These efforts include the appointment in January 2019 of Stern’s first School-wide Associate Dean for Diversity and Inclusion, Gary Fraser (MBA ’92) EdD; Stern’s founding participation in the NYU College & Career Lab, which annually engages middle-school students from underserved New York City communities; the Breakthrough Scholars Leadership Program in Stern’s Undergraduate College; focused efforts to increase the diversity of our MBA student population; the PhD Excellence Initiative, founded and led by Dean Emeritus Peter Henry, that aims to address the underrepresentation of minorities in the field of economics; novel initiatives like Diverse Pathways in Academia to broaden our faculty recruitment pipeline; and many others.

More recently, a diverse School-wide task force conducted a detailed assessment of administrator and staff processes and came up with a detailed report as well as an enunciation of principles that should underlie how every one of our business units recruits, trains, provides feedback, and handles promotions, principles which we are now building into our core processes. And in the coming weeks, we will have some truly exciting announcements to share, including a tailored effort to increase faculty diversity in the classroom and at Stern, an initiative that has been endowed via a generous gift from an anonymous donor.

One effort to improve the culture of the School is particularly noteworthy. Over the last year and despite the challenges posed by Covid-19, Dean Fraser and the Office for Diversity and Inclusion introduced and administered the Intercultural Development Inventory (IDI)® across our community. The IDI is a tool which measures an individual’s degree of intercultural competence and capacity to adapt to others who have different social identities, and then helps to develop an action plan toward shifting perspectives and behavior. All incoming Stern students in every program (undergraduate, graduate, and executive), as well as faculty, administrators, and other students, have been given the opportunity to take the assessment and receive one-on-one tailored feedback; over 1,500 (including all our Vice-Deans and me) have done so. We believe that this is the most aggressive commitment toward intercultural development undertaken at any business school.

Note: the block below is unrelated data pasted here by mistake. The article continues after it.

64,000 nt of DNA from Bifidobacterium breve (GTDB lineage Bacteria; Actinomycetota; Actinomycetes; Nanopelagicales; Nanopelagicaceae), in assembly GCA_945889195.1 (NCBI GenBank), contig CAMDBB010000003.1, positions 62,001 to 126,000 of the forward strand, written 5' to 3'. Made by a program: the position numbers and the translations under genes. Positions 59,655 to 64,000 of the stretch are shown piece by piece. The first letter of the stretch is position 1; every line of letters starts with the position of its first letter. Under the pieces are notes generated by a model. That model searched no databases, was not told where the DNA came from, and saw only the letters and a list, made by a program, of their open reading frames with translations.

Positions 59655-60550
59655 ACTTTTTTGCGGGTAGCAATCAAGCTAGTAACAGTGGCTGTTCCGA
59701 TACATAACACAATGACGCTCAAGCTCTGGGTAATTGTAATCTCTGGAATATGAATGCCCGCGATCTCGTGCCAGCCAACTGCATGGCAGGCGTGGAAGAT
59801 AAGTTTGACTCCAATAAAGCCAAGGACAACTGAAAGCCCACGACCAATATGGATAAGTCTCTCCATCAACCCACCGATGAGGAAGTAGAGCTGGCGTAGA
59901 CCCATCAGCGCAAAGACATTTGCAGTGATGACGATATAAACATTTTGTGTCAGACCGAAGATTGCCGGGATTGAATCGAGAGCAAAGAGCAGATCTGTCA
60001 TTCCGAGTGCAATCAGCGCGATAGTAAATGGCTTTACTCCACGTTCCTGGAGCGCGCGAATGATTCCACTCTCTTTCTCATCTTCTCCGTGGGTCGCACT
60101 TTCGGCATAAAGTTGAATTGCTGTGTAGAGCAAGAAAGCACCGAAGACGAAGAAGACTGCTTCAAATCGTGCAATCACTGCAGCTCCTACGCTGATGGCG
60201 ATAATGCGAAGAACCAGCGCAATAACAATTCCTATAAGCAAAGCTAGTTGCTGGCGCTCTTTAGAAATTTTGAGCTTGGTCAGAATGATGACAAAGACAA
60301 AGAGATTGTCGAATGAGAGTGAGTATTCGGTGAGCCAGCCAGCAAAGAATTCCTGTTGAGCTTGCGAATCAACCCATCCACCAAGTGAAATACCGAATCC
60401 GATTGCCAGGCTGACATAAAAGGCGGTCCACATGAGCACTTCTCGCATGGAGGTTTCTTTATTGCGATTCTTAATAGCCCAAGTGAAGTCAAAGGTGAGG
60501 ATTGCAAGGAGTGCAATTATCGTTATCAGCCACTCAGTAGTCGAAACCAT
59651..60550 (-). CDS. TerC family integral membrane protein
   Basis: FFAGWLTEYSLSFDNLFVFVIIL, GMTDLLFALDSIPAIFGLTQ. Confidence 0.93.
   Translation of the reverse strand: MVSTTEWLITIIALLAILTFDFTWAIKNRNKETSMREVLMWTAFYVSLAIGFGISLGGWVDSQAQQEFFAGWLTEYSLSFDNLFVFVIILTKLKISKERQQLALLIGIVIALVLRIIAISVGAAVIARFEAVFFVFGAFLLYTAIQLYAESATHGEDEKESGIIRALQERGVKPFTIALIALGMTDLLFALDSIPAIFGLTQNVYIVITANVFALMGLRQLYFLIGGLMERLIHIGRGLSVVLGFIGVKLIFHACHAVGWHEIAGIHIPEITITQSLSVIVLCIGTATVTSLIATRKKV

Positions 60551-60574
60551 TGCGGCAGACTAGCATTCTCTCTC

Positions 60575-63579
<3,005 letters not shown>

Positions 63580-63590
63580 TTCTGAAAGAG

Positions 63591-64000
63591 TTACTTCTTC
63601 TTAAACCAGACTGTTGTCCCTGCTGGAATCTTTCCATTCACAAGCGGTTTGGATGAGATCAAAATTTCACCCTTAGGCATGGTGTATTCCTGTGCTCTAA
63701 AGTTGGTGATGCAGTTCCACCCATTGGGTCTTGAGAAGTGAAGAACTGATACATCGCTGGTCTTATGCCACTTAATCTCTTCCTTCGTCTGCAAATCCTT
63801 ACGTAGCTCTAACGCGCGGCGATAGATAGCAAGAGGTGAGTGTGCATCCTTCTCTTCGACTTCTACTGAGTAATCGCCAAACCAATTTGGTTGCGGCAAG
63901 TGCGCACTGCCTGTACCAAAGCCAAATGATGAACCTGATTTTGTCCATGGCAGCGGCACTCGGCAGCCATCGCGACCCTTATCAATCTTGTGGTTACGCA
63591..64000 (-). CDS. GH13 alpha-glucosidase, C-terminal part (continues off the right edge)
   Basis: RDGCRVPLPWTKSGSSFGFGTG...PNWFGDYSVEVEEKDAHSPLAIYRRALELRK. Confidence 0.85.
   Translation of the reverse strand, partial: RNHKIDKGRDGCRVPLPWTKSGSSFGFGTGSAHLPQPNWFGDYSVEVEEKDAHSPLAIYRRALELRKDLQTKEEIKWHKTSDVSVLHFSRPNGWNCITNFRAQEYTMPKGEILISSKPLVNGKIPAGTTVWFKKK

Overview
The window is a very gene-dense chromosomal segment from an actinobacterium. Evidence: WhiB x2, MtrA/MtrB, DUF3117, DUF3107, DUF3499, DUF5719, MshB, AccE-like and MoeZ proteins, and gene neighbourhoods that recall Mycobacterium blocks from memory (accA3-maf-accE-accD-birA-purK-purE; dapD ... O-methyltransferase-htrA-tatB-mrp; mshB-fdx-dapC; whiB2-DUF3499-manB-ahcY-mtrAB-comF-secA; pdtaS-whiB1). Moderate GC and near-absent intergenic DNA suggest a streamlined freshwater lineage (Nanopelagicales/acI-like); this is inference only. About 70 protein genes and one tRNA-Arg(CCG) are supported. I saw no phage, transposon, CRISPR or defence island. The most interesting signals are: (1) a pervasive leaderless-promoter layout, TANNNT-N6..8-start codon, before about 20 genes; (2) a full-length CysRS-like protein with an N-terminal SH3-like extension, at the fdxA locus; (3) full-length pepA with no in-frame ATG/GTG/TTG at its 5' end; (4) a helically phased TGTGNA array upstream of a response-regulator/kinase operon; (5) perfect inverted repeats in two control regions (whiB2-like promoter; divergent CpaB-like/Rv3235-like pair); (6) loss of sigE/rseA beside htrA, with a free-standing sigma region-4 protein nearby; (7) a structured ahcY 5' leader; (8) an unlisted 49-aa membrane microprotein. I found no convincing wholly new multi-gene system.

To be sure, and I must underscore this, these and our other efforts represent only a beginning, a beginning of our efforts to deepen our own awareness and empower the members of our community to act with empathy and respect; in short, to model the world and leadership we would all like to see.

Finally, I want to make sure you saw the statement about the upcoming trial verdict from NYU’s Office of Global Inclusion and Diversity, which includes a list of resources.

As our dialogue and actions continue, let us take this important moment to pause and remember the importance of supporting one another, and especially, people of color who are members of our community.

Sincerely,
Raghu Sundaram